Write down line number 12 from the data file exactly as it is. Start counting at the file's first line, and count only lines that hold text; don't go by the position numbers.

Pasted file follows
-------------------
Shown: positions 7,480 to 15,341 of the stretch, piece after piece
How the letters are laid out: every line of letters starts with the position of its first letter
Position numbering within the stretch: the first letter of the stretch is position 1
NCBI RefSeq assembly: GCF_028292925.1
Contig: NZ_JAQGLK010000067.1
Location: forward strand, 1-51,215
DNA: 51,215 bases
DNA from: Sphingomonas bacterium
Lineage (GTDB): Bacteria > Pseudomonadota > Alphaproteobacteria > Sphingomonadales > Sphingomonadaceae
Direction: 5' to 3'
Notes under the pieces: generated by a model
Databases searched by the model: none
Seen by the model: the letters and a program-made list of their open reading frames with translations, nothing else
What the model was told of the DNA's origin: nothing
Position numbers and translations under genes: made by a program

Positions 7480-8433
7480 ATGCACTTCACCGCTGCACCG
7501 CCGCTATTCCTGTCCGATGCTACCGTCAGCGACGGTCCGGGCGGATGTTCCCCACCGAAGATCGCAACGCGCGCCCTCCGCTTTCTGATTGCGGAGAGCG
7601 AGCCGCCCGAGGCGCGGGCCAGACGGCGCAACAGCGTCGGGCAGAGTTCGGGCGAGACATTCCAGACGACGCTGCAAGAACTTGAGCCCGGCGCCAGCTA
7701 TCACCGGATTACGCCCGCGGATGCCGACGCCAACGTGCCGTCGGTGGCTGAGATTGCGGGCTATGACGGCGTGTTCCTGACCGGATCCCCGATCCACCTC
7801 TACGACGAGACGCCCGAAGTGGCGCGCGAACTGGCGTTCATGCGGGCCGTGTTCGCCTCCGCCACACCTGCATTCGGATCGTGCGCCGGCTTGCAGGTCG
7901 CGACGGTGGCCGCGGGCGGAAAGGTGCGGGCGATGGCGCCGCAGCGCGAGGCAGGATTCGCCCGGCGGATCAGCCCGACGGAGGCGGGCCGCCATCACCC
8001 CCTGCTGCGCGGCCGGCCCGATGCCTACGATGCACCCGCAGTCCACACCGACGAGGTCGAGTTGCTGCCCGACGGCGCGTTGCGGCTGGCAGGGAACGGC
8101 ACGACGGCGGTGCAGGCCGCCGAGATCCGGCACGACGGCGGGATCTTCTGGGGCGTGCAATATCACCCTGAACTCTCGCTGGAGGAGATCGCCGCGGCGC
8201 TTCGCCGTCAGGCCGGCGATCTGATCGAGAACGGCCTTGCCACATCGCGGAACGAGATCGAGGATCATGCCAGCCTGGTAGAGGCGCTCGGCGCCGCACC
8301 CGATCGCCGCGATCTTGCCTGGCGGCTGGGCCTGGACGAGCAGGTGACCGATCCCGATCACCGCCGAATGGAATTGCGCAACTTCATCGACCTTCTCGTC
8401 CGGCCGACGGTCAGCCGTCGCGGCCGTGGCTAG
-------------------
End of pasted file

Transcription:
Databases searched by the model: none